DAMASCUSÂ (AP) â€” Syrian President Bashar Assad cast his vote at a polling station at Damascus University on Sunday as part of a one-day public referendum to endorse him for a second term.
Accompanied by his wife and wearing a dark blue suit, Assad, who is the sole candidate and guaranteed a victory, did not speak to reporters after he voted.
Millions of other Syrians are also expected at the polls Sunday. Most of the nearly 12 million eligible voters, out of Syriaâ€™s 18.6 million population, are expected to support Assadâ€™s reelection to a secondÂ seven-year term.
Though Assadâ€™s name is the only one on the ballot, voters can either approve or reject his second term. On the ballot, voters can pick either a green circle to approve Assad, or a grey one to oppose his second term.
The 42-year-old British-educated ophthalmologist became president seven years ago after the death of his father, President Hafez Assad. Earlier this month, the parliament, dominated by a pro-government Baathist coalition, unanimously nominated Assad for another term.
Some 15,000 polling stations across the country opened at 7:00am local timeÂ and the results could be announced by Interior Minister Bassam Abdul-Majid as early as Monday.
Many Syrians expressed their support for Assad including voter Bassam Asfar, 48.
â€œYes to the one who has stood in the face of US plans and said no to all pressures facing Syria,â€ he said outside a polling station.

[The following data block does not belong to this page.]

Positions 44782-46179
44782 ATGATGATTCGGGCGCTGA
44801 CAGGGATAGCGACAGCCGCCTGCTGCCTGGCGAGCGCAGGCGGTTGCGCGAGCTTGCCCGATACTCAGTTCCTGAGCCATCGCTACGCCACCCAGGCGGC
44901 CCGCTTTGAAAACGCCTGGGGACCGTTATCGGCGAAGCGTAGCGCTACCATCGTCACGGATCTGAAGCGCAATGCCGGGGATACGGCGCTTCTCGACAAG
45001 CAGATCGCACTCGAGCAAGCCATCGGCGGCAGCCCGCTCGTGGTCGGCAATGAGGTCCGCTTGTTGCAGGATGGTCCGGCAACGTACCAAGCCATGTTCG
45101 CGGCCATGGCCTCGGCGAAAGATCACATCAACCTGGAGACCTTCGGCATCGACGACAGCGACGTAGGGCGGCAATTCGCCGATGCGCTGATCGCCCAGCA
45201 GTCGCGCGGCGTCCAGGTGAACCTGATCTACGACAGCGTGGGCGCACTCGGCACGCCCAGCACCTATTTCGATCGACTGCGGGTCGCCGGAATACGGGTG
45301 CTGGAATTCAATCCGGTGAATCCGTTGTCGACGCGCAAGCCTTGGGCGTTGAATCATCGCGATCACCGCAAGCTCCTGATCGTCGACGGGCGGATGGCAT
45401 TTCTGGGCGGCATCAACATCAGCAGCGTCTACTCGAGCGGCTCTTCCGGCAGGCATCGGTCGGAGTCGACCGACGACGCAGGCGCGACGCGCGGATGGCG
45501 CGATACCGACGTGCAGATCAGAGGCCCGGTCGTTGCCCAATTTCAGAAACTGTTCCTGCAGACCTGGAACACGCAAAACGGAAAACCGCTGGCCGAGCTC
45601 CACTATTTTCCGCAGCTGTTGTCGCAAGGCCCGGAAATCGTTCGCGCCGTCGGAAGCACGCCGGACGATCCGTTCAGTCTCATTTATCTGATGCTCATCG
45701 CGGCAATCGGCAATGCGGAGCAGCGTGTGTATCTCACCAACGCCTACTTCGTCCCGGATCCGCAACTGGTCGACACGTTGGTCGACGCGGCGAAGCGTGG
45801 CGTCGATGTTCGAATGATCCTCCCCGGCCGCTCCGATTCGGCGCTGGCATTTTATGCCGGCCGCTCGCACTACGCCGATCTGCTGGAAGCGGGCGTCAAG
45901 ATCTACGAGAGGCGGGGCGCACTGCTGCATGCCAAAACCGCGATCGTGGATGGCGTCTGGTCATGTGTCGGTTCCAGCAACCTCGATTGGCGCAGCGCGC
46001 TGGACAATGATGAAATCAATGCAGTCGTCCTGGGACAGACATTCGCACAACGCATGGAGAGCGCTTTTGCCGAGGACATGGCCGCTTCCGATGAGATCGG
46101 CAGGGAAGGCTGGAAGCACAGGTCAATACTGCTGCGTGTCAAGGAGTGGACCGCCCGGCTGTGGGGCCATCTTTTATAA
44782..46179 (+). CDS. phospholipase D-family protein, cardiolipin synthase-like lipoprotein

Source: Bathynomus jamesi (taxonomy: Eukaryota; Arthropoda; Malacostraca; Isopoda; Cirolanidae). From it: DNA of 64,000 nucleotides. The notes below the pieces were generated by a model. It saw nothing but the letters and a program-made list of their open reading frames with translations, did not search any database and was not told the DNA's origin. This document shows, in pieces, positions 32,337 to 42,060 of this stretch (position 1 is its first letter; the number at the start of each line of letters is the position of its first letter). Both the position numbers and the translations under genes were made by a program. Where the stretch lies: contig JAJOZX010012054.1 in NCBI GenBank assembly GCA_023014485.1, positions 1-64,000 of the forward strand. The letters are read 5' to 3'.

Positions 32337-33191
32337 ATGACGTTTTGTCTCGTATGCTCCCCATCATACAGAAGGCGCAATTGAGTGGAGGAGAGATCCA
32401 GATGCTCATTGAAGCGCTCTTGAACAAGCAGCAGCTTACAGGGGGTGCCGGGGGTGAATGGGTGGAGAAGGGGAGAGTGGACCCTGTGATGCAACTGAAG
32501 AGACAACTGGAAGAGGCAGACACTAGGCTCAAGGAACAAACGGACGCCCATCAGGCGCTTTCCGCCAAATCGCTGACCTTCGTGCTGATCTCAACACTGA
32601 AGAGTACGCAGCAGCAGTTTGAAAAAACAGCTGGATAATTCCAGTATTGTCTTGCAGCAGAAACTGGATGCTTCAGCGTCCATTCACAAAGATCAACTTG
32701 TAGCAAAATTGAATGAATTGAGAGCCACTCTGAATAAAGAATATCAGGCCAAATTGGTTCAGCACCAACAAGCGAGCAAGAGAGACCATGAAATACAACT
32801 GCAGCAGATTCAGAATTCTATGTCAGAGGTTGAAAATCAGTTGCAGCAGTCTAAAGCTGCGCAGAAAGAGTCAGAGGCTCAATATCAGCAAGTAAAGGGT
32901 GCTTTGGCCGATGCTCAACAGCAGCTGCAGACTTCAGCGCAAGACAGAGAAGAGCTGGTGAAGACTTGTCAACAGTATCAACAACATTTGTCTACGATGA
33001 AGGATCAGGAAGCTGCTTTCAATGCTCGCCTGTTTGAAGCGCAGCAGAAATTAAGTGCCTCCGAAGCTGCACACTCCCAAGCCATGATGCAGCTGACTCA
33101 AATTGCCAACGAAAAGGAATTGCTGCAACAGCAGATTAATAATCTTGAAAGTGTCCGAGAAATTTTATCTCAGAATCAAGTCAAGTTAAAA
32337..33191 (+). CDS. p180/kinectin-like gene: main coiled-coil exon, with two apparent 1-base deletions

But members of the Damascus Declaration, the broadest coalition of Syrian opposition groups, boycotted the referendum, said Hassan Abdul-Azim, a spokesman for the Arab Socialist Union.
Abdul-Azim said the opposition has demanded constitution amendments calling for increased political representation from other parties.
â€œWe called for the amendment … so that nominations could not be restricted to the Baath Party and give a chance to other candidates to run for presidency,â€ he said.
Syria has witnessed celebrations over the past weeks in preparation for the referendum and more are expected after the results are released. On Thursday, about 300,000 people jammed Damascus streets in a rally said to have been the largest ever here.
The phrase â€œWe love youâ€ has been plastered on walls and cars, and is also the title of a new song, made especially for the event that daily blares from loudspeakers, cars and shops.
Several newspapers also showed their support for Assad.
On Sunday, Al-Thawra government newspaper printed a large thick red â€œyesâ€ on its front page, saying in an editorial, â€œWe elect you because we love Syria. … We discovered that you did not accept humiliation.â€